During the months of March and April, the cleansing department of the Brussels-City commune received 3,892 reports of fly-tipping – almost half of the number it received during the entire year 2019, Bruzz reported.
The notifications come in via the app Fix my Street, which is becoming more commonly used. As a result, the service picks up seven tonnes of illegally dumped rubbish every day.
Since mid-March, most aspects of normal life in the capital have slowed down or stopped. Despite that, the number of reports of fly-tipping – illegally dumping waste – has increased.
“During this lockdown period, the number of reports of fly-tipping in Brussels-City is higher than the average for 2019,” said Zoubida Jellab, councillor for public hygiene.
The reason for the increase remains unclear. On the one hand, people who are spending more time at home may perhaps simply notice fly-tipping more. On the other hand, it may be that people who would normally take their rubbish to quieter parts outside the city are now more restricted in their movements.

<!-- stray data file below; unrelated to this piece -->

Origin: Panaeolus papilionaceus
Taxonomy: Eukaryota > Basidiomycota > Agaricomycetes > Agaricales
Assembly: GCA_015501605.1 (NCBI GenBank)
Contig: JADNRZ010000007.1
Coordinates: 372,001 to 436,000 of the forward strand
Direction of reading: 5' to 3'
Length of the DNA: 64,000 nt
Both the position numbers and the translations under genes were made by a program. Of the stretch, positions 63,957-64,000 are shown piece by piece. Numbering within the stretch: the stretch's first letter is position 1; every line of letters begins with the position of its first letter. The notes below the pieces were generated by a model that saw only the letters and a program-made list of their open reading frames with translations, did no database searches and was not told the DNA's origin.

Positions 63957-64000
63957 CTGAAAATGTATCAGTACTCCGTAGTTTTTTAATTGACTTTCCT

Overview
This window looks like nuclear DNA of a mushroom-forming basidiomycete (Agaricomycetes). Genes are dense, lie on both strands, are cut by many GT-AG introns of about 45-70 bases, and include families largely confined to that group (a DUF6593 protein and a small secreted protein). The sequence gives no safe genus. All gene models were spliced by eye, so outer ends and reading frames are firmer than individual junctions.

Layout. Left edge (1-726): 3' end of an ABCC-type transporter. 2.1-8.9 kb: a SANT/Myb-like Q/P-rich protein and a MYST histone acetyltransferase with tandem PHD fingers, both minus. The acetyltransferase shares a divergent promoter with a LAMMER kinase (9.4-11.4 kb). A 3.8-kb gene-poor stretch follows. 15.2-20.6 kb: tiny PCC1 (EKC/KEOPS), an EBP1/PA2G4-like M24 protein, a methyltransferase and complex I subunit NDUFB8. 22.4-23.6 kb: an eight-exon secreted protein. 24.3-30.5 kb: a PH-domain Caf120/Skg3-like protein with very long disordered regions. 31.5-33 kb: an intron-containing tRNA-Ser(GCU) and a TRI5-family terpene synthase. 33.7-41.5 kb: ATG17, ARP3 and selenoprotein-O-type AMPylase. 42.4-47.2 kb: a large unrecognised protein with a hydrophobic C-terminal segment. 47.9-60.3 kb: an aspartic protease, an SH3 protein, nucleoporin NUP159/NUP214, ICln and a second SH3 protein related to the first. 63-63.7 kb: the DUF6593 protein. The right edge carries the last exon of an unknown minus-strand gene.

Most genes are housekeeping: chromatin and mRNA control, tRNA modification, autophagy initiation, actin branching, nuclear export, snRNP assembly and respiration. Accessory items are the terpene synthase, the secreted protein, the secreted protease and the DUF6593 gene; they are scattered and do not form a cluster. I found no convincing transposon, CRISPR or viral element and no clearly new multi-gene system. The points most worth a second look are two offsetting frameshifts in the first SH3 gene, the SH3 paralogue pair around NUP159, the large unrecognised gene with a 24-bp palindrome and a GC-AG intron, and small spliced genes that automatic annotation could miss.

Whatever the reason, the punishment is tough – assuming the guilty party is ever traced. For normal rubbish, a fine of €500 per cubic metres is levied, rising to €1,000 per cubic metre in the case of chemical or construction waste.
Those sums can be doubled if the dumping takes place in a green space.
In the hope of catching fly-tippers in the act, the city has nine mobile cameras that can be set up in locations where fly-tipping is common. Another 11 new cameras are due to be delivered in October, bringing the number to 20.